Corbyn resists calls for party to officially back second referendum
Jeremy Corbyn has angered remain supporters by facing down a calls from many Labour MPs, led by his deputy Tom Watson, for the party to officially back a second Brexit referendum.
More than 100 Labour MPs wrote to the party’s national executive committee this week, of which Corbyn is a member, urging them to demand a fresh vote under any circumstances.
However, after meeting this week to decide on the first draft of the party’s European election campaign, the committee sparked a backlash by saying it would be “fully in line” with its longstanding policy on a second referendum.
Many remain supporting MPs reacted angrily to the decision. Labour MP Bridget Phillipson: said: “The manifesto’s mealy-mouthed wording still maintains the fiction that there is a deal out there that can satisfy all the promises made three years ago, avoid real costs to jobs and living standards, or end the endless crisis around Brexit.
“This means Labour risks demoralising activists, depressing turnout among supporters and decreasing the share of the vote for candidates who – like the overwhelming majority of our party – are fighting for a people’s vote on any Brexit deal.”
Trump unlikely to address parliament on state visit
Government sources have reportedly suggested that Donald Trump will not be requested to address parliament when he makes a state visit to the UK in June.
The possibility of the US president addressing parliament caused a stir amongst many MPs, as well, as Commons speaker John Bercow, who said in 2017 that he would oppose Trump addressing parliament.
Trump is due to visit the UK from 3 June to 6 June. Anti-Trump campaigners have already called for a gathering on 4 June, where a bigger version of the ‘Trump baby’ blimp – seen during the president’s visit to the UK last year – is expected to fly above parliament.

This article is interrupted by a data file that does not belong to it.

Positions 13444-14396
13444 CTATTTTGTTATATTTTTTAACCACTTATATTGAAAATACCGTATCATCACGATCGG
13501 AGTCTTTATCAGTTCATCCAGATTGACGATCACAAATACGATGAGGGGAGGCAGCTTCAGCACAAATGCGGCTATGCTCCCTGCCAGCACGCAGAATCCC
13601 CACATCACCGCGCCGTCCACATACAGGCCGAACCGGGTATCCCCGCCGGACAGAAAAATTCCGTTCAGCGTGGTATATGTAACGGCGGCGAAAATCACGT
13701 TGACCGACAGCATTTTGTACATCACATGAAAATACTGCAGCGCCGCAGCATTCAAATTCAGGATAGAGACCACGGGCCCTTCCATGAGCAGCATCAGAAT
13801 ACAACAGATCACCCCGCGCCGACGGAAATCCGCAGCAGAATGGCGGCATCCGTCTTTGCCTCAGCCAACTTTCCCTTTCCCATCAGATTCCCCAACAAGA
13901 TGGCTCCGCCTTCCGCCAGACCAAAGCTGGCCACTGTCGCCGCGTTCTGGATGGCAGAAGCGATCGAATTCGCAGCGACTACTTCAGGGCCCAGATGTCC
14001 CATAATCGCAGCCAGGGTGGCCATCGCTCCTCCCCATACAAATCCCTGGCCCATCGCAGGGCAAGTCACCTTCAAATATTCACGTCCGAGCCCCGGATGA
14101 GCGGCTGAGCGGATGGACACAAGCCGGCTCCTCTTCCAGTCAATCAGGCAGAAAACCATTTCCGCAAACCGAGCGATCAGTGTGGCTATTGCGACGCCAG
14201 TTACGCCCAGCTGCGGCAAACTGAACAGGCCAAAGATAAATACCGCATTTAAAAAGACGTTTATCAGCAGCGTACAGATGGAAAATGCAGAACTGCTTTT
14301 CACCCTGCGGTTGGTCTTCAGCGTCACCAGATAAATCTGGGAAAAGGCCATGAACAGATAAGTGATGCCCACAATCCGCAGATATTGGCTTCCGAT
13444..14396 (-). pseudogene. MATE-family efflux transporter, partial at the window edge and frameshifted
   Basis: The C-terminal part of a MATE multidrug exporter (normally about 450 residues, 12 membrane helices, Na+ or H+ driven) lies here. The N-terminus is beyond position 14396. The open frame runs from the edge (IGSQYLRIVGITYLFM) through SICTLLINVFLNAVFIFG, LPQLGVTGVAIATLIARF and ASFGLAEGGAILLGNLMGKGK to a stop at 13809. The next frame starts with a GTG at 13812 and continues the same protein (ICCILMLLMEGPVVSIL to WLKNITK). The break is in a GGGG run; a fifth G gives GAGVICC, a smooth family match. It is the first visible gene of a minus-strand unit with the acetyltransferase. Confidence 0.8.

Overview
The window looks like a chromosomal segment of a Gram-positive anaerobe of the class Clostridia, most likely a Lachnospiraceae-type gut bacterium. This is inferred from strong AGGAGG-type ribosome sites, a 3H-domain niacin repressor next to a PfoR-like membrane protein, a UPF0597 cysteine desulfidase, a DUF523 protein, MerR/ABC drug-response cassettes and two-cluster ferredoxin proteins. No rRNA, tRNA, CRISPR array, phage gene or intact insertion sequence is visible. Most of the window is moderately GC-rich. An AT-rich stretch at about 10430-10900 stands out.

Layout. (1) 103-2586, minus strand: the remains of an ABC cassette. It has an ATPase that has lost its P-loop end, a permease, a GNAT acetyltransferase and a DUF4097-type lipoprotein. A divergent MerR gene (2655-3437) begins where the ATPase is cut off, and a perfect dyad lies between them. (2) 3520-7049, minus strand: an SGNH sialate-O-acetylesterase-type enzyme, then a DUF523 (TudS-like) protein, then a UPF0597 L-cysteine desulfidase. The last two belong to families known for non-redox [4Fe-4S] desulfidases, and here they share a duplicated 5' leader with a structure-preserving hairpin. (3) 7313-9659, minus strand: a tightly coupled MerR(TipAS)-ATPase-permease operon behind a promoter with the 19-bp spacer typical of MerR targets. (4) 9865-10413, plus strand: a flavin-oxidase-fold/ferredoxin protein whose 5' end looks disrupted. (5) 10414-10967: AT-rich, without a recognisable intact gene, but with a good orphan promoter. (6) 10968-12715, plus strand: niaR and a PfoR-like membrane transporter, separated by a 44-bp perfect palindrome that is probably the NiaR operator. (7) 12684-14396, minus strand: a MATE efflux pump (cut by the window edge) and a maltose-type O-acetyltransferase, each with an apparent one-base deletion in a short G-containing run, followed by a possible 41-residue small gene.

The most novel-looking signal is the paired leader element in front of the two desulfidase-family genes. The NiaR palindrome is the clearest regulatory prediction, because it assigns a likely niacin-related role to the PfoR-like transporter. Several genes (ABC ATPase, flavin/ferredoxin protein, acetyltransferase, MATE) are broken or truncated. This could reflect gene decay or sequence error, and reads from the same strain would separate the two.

MPs refer Home Office to equalities watchdog over Windrush scandal
A group of 87 MPs have referred the Home Office to the equalities watchdog over the Windrush scandal, accusing it of breaking equalities law.
The group said that the Home Office had carried out unlawful discrimination as a “direct result” of its so called hostile environment policies, brought into effect whilst Theresa May was home secretary.
The windrush scandal, first revealed in January, saw many citizens of the ‘windrush generation’ wrongly detained,denied legal rights, and deported from the UK.
In a statement released this week, the home office said it was “committed to righting the wrongs experienced by the Windrush generation”.
Corbyn urges MPs to ‘do their duty’ on climate change
Jeremy Corbyn will urge MPs to do their “historic duty” on climate change, in an opening speech to the Commons on Wednesday.
“Today this house must declare an environment and climate emergency,” he will say, according to extracts of the speech given to the Guardian newspaper.
“We have no time to waste. We are living in a climate crisis that will spiral dangerously out of control unless we take rapid and dramatic action now.”
The speech comes after weeks of protests from campaign groups such as extinction rebellion, which have brought London to a standstill and helped the climate cause travel up the agenda of many MPs and their parties.
Continuing, Corbyn will say: “I was deeply moved a few weeks ago to see the streets outside this parliament filled with colour and noise by children on strike from school chanting, ‘Our planet, our future’,” he will say.
“For someone of my generation, it was inspiring but also humbling that children felt they had to leave school to teach the adults a lesson. The truth is, they are ahead of the politicians on this, the most important issue of our times.”